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Donald Savage

Headquarters, Washington, DC February 18, 1998

(Phone: 202/358-1547)



The Feb. 26 total eclipse will be visible from a narrow

corridor which begins in the Pacific, continues through the
Caribbean and ends off the Atlantic coast of Africa. Much of
the south and eastern U.S. will see a partial eclipse.

NASA's plans to study the eclipse include:

* Researchers from NASA's Goddard Space Flight Center,

Greenbelt, MD, will be among international teams of scientists
who will observe the eclipse from Curacao, Guadeloupe, and
Aruba, using solar telescopes to analyze the structure and
magnetic activity of the Sun's corona. Scientists are
available to discuss the upcoming solar eclipse. Contact Bill
Steigerwald, Goddard Public Affairs Office, 301/286-8955 (see
note below for live interviews on NASA TV).

* The NASA/European Space Agency's (ESA) Solar and

Heliospheric Observatory (SOHO) spacecraft will assist eclipse
expeditions from around the world by making simultaneous
observations during the eclipse that will reveal a more
complete picture of what is occurring on the Sun. Contact Bill
Steigerwald, Goddard Public Affairs Office, 301/286-8955.

* The NASA/ESA Ulysses spacecraft, now in polar orbit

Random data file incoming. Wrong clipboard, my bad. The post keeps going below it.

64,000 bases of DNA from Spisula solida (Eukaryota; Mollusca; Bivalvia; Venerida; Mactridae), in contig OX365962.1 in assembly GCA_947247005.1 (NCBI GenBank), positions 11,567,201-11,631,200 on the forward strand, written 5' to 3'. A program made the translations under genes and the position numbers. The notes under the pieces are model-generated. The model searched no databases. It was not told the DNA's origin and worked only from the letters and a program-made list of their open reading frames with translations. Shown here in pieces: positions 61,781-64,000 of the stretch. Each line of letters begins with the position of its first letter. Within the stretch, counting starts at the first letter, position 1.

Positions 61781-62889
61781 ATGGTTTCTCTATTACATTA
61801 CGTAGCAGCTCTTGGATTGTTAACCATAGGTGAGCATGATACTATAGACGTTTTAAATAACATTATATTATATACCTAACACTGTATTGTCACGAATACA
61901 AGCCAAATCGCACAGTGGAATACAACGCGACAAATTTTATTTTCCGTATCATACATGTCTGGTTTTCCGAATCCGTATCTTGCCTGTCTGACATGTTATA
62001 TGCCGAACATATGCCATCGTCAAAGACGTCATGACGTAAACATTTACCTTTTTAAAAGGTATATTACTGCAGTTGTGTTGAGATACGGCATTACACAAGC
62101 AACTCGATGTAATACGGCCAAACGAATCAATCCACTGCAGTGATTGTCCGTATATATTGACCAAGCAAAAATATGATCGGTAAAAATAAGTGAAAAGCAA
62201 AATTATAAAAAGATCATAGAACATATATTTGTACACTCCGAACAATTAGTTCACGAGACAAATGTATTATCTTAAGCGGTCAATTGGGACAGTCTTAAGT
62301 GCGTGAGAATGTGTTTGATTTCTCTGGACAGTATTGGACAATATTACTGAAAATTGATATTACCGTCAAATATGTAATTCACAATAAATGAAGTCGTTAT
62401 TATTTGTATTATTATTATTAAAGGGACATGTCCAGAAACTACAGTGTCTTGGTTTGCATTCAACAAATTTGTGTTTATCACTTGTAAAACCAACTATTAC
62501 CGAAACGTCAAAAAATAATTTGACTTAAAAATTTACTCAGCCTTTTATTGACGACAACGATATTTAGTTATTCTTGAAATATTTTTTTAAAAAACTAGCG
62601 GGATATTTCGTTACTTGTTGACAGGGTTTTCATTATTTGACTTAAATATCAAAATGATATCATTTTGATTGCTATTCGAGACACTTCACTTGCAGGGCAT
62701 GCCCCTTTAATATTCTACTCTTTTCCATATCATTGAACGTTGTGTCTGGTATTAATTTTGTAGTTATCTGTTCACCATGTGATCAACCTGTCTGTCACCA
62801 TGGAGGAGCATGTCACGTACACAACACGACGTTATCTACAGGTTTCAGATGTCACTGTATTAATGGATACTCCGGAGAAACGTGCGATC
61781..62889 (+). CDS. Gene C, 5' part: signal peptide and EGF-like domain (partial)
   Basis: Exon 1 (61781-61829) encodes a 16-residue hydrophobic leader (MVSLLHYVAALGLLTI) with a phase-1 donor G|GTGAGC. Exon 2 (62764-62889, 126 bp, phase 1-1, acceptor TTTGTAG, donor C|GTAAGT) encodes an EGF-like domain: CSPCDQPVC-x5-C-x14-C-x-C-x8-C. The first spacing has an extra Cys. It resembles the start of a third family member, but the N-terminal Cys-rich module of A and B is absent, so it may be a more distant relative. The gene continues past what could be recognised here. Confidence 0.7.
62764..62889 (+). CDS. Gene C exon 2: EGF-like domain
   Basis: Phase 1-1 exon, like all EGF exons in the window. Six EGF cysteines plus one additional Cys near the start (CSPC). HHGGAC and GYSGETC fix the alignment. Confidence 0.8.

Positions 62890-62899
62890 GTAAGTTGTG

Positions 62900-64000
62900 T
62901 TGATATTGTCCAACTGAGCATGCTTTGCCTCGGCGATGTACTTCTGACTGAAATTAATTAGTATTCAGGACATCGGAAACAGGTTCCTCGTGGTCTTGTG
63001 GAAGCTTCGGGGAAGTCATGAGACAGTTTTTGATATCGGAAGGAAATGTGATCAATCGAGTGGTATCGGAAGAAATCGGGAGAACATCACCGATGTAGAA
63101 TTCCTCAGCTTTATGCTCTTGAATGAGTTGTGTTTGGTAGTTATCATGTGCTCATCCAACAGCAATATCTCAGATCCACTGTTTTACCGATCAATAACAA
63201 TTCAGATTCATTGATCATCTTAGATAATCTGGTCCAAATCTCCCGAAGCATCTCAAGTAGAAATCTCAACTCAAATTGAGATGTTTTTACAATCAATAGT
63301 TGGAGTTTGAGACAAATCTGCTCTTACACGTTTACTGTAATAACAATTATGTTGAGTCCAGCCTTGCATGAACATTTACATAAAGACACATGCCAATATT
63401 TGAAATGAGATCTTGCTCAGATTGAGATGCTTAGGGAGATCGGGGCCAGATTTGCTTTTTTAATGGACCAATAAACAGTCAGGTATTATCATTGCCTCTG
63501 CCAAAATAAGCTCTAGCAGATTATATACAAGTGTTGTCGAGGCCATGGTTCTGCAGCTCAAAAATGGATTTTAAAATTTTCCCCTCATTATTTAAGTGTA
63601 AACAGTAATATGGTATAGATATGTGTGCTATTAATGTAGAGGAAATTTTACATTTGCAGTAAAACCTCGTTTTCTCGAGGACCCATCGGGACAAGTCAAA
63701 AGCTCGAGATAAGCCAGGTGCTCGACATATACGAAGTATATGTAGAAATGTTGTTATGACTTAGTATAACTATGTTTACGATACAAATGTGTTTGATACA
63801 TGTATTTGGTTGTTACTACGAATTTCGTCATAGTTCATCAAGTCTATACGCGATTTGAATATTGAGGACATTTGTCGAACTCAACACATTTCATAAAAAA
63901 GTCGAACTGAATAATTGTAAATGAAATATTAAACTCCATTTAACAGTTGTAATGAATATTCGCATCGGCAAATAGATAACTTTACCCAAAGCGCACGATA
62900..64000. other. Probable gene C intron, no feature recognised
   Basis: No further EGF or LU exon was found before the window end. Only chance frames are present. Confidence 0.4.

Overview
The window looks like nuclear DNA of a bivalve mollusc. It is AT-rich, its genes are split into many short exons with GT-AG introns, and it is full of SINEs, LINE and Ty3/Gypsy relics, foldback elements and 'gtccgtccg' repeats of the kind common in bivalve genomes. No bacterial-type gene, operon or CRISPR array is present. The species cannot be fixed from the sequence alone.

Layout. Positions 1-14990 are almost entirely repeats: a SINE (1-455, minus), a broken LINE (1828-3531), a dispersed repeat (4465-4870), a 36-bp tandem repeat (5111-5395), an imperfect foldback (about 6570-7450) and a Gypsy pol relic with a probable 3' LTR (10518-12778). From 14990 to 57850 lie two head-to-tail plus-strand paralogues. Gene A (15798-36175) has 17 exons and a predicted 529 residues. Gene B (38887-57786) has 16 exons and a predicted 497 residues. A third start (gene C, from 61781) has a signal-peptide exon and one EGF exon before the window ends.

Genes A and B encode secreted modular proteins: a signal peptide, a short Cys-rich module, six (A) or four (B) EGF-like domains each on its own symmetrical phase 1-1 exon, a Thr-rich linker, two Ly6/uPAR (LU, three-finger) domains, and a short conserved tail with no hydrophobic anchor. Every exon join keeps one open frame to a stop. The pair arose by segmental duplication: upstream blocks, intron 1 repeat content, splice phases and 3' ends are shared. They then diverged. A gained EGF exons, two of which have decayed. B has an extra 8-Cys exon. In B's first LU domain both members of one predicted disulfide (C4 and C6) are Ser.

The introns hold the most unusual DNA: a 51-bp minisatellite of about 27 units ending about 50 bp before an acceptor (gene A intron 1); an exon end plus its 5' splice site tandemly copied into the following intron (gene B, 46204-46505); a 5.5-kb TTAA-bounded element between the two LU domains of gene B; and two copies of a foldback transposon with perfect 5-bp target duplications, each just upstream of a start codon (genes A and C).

around the Sun, will give scientists a "birds-eye view" of huge
loops of solar material tearing away from the Sun's corona.
These ejections of solar mass can be seen from ground-based
observatories during solar eclipses, but Ulysses' orbit above
the Sun's poles gives scientists another perspective from which
to better understand these potentially dangerous storms.
Ulysses scientists are available for interviews about the
upcoming solar eclipse by contacting Diane Ainsworth in the
Media Relations Office at NASA's Jet Propulsion Laboratory,
Pasadena, CA, 818/354-5011.
NASA TV plans the following:

* An eclipse preview Video File will run on NASA-TV

several times in February. Elements in the Video File include
animation showing the path of the eclipse, some safe eclipse
viewing tips, and examples of how scientists use 'artificial'
eclipses to study the Sun's corona.

* NASA will offer live interviews with Art Poland of the

SOHO team. Dr. Poland will give eclipse viewing tips & fun
facts and explain how scientists use artificial eclipses to
continuously monitor the Sun's corona. The Live Shots are
scheduled the evening of Feb. 25 and the morning of Feb. 26.
Contact Wade Sisler, Goddard Space Flight Center, 301/286-6256.

* A time-lapse movie of the moon's shadow as it sweeps

across the Earth will be taken by the GOES satellite during the
four-hour event. If the images can be processed in time, NASA
TV will broadcast a special edition of the Video File around 4-
5 p.m. EST.

NASA Television is available through the GE-2 satellite,

transponder 9C located at 85 degrees West longitude, vertical
polarization, with a frequency of 3880 MHz, and audio at 6.8

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